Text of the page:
Volunteers have spent all winter cutting trees to make brush piles or hinge-cuts for wildlife habitat in various state game areas and state forests. Now that the spring season is just about here, looks like I’ll be trading the chainsaw for a shovel for the next few wildlife habitat projects! The ground will be softened from the warmer temperatures and frequent rain as well as packed with nutrients from last fall; a great time to plant mast producing trees for wildlife! Here are a few upcoming opportunities to improve wildlife habitat on public land by planting trees with MUCC’s volunteer wildlife habitat program.
In the thumb region– Volunteer on April 22nd to plant red pines, white pines, and white spruce in the Tuscola State Game Area. The Reese High School Out-of-Doors Club will be helping with this habitat project. We will be planting the trees in an opening to provide roosting area and cover for pheasants; this planting project will also benefit other small game and deer. See more details and RSVP to volunteer in the Tuscola SGA here.
In the Southwest region– Volunteer on April 23rd to plant conifers in some areas and mast-producing trees such as white oak, burr oak, hazelnut, crabapple, and viburnums in another area of the Crane Pond State Game Area. In previous years, volunteers have built brush piles in several locations of the Crane Pond SGA. The area also hosts an annual youth rabbit hunt (coming up this Saturday) in which youth have the opportunity to hunt with mentors and hunt these areas that have been improved by volunteers. See more details and RSVP to plant trees in the Crane Pond SGA here.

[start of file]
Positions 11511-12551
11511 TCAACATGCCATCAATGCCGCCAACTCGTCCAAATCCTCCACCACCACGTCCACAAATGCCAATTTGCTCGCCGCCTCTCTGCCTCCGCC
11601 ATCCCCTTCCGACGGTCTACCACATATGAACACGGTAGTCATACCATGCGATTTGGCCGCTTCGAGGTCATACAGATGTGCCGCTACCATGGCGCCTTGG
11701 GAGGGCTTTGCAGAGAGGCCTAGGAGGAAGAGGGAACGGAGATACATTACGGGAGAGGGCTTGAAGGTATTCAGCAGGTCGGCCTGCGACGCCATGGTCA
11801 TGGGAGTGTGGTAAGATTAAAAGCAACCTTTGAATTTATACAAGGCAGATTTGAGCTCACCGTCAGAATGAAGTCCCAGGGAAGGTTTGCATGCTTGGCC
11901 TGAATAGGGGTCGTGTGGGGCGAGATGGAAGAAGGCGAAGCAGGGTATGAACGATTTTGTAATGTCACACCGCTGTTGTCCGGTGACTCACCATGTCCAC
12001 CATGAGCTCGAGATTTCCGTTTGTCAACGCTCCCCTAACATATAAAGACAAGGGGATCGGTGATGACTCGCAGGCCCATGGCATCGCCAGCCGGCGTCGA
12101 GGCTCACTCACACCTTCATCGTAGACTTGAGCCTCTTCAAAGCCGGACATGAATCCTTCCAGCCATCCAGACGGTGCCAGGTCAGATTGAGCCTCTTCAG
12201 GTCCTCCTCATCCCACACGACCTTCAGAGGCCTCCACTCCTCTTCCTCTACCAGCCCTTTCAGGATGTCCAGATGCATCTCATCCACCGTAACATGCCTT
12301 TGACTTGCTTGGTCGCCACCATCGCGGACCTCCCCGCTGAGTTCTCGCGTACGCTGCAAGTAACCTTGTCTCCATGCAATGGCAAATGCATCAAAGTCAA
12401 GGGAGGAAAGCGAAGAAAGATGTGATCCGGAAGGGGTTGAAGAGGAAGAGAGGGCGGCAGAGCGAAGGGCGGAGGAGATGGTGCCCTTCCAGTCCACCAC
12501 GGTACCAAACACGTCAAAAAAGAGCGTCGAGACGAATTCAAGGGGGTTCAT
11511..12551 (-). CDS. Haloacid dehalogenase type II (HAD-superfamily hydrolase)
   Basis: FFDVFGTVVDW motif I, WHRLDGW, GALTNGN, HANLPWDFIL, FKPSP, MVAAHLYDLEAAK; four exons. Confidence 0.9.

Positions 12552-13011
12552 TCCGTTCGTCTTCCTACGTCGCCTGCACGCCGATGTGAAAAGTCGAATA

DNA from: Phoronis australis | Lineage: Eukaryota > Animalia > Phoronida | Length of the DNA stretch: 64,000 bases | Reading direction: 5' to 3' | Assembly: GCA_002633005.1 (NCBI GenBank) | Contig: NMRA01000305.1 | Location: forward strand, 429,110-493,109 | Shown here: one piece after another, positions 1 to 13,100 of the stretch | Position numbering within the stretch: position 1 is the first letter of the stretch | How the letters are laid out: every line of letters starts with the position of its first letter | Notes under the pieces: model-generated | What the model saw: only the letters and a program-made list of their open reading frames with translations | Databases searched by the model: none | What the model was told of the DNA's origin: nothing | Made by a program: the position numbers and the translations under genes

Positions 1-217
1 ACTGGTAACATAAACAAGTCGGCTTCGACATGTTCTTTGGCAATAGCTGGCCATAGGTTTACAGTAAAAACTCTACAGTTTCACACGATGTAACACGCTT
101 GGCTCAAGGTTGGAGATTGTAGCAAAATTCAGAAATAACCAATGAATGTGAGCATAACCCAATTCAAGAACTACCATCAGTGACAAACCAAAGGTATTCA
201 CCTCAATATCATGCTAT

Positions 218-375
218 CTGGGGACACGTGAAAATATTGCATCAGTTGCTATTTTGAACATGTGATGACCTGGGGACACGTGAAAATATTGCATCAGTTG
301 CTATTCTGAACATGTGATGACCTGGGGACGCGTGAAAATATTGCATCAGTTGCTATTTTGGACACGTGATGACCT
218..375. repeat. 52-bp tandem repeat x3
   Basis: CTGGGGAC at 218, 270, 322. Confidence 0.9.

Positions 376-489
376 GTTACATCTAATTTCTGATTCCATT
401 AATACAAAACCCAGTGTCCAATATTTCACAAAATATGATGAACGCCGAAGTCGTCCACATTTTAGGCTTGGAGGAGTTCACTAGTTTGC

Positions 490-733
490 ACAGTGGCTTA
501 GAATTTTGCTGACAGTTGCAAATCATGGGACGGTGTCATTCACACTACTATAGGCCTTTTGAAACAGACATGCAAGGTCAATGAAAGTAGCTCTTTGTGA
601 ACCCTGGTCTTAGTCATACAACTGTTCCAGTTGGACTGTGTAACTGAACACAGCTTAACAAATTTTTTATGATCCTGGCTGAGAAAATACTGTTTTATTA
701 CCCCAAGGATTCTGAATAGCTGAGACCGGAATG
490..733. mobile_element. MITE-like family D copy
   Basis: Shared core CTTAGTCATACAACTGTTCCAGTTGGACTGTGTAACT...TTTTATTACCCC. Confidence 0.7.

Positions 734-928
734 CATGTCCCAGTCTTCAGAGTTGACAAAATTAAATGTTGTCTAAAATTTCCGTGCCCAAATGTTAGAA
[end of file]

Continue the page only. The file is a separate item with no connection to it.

In the Northern Lower region– Volunteer on June 4th to plant native hawthorn and oak trees as we join efforts with the Rocky Mountain Elk Foundation (RMEF) in the Pigeon River Country State Forest. The planting area is in the South end of the PRCSF near Elk Meadows in an area that has been recently cleared. This group of volunteers makes a whole weekend out of it and plans to camp out in Elk Meadows the night before and after the project. In previous years they’ve even offered a delicious skillet-cooked camp breakfast before the event! See more details and RSVP to volunteer in the Pigeon River Country here.
In the Upper Peninsula region– Volunteer on August 27th to plant trees in the Garden Grade Grouse Enhanced Management Site (GEMS) area located in the Shingleton State Forest near Cooks, MI. This habitat project will benefit grouse, woodcock, snowshoe hare, deer, and other wildlife species too. There are several planting sites within the GEMS area that will be focused on. See more details and RSVP to volunteer in the Shingleton State Forest here.
Check out the list of other upcoming wildlife habitat projects (here) to see what opportunities may be near the public land you hunt. We’ll have the chainsaws back out in May to do some more brush pile habitat projects and clearing out encroaching timber from wildlife openings!